2021 platinum market is expected to move back into surplus

PGM supply and demand fell in 2020, reflecting Covid-related impacts on the automotive, industrial and jewellery sectors, and disruption to both primary and secondary supplies. Combined autocatalyst demand for platinum, palladium and rhodium fell by 13%, as the first pandemic wave triggered temporary shutdowns at car plants, and consumers deferred new vehicle purchases.

Weak consumer spending also hit platinum jewellery fabrication, but industrial PGM demand was more resilient, with heavy buying from industrial customers in China, where new plant construction by petrochemical and glass companies proceeded on schedule.

World primary PGM supplies shrank by around 16%, due to outages at Anglo American Platinum’s converter plant in addition to pandemic-related disruption, while secondary supplies fell by 12% on lower vehicle scrappage rates.

Net platinum investment exceeded 1 million oz, but investors continued to liquidate palladium and rhodium ETFs. Palladium and rhodium prices reached all-time highs in 2020, as market liquidity was drained by successive deficits.

Weak platinum prices helped stimulate exceptional demand for platinum bars and ETFs, but palladium and rhodium investors took profits as both metals recorded all-time highs. Overall, changes in supply and demand were of a similar magnitude, leaving all three metals in continued deficit.


  • With investment demand forecast to drop sharply, the platinum market is expected to move back into surplus.
  • South African supplies will be augmented by refining of a backlog of pgm from 2020 processing outages.
  • Growth in autocatalyst recoveries will be constrained by a shortage of processing capacity for diesel particulate filter scrap.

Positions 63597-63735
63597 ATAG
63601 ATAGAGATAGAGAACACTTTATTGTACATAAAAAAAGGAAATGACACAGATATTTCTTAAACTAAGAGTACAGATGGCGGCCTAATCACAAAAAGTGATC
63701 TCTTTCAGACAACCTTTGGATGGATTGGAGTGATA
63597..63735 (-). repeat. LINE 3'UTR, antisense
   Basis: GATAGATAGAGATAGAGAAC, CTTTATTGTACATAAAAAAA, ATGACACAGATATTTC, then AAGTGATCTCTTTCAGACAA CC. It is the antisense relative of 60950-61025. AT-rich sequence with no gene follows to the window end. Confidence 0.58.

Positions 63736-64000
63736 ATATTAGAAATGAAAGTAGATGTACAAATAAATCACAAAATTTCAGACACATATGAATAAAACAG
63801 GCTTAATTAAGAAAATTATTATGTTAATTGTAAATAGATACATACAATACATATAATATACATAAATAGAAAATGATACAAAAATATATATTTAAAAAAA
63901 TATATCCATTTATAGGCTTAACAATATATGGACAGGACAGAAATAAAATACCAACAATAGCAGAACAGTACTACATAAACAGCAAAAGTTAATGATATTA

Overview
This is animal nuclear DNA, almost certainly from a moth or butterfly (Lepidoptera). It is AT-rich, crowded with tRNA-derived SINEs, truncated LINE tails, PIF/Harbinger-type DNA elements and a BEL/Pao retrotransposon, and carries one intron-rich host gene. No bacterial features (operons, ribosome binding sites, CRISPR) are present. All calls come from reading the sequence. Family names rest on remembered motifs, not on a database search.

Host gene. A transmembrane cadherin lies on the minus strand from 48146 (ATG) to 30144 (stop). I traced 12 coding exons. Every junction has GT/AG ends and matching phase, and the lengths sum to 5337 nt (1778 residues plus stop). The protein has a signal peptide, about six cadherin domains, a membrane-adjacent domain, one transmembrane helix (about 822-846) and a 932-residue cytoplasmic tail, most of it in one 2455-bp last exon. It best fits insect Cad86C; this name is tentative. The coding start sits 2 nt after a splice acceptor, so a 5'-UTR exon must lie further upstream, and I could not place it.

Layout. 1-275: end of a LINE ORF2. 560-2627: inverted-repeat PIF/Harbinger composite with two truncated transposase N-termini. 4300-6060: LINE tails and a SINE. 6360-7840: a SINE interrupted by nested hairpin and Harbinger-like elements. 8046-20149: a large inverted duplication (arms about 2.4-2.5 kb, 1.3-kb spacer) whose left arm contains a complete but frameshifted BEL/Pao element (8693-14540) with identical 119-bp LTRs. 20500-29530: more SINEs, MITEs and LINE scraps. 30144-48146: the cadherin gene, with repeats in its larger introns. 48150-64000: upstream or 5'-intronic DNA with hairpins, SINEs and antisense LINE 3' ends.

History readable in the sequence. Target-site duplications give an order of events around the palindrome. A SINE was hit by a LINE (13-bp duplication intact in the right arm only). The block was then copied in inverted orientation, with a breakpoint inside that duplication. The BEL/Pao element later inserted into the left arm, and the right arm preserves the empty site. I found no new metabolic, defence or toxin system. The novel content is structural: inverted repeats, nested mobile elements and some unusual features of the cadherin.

• Autocatalyst demand will be boosted by stricter emissions limits for Chinese trucks and greater use in gasoline catalysts.
  • Chinese capacity additions will again support industrial demand, with sales to glassmakers at record levels.
  • Jewellery fabrication will rise modestly, as higher platinum prices hinder recovery in the Chinese jewellery market.


  • Palladium demand will rise strongly, with a post-Covid rebound in vehicle production, and record use in the chemicals sector.
  • Palladium use in gasoline catalysts will see double-digit growth, despite some substitution by platinum.
  • Industrial demand will rise by 8%, with exceptionally strong investment by Chinese hydrogen peroxide producers.
  • Strong growth in South African supplies will be partly offset by lower Russian output, following flooding at two Norilsk Nickel mines.
  • Overall, palladium demand will rise faster than supply, and the market deficit will widen to over 800,000 oz.


  • Rising vehicle volumes and tightening emissions legislation will lift auto demand by 11% in 2021.
  • Industrial demand will recover strongly, after falling to 25-year lows in 2020, but will remain below normal levels.
  • The glass fibre industry will continue to thrift rhodium from alloys used in glassmaking equipment.
  • Combined primary and secondary supplies will rise 19%, on recovery from 2020 disruption in South Africa, and a buoyant auto scrap market.
  • A supply squeeze in early 2021 pushed rhodium to all-time highs, but liquidity should improve as supply normalises.


  • Industrial consumption of iridium contracted by 8% in 2020, with firm chemicals demand partly offsetting lower use in spark plugs.
  • Ruthenium demand fell by 9% last year, in line with lower capacity additions in the caprolactam industry.
  • In 2021, iridium will see growth in all major applications, lifting demand by 13%.
  • Ruthenium demand will recover more modestly this year, with consumption in chemical catalysts below recent highs.
  • With supply impacted by processing outages in South Africa, iridium soared to a record high of $6,300 in April 2021.
  • Ruthenium also made strong price gains, recording a thirteen-year year high of $440.

Leave a Reply

Your email address will not be published. Required fields are marked *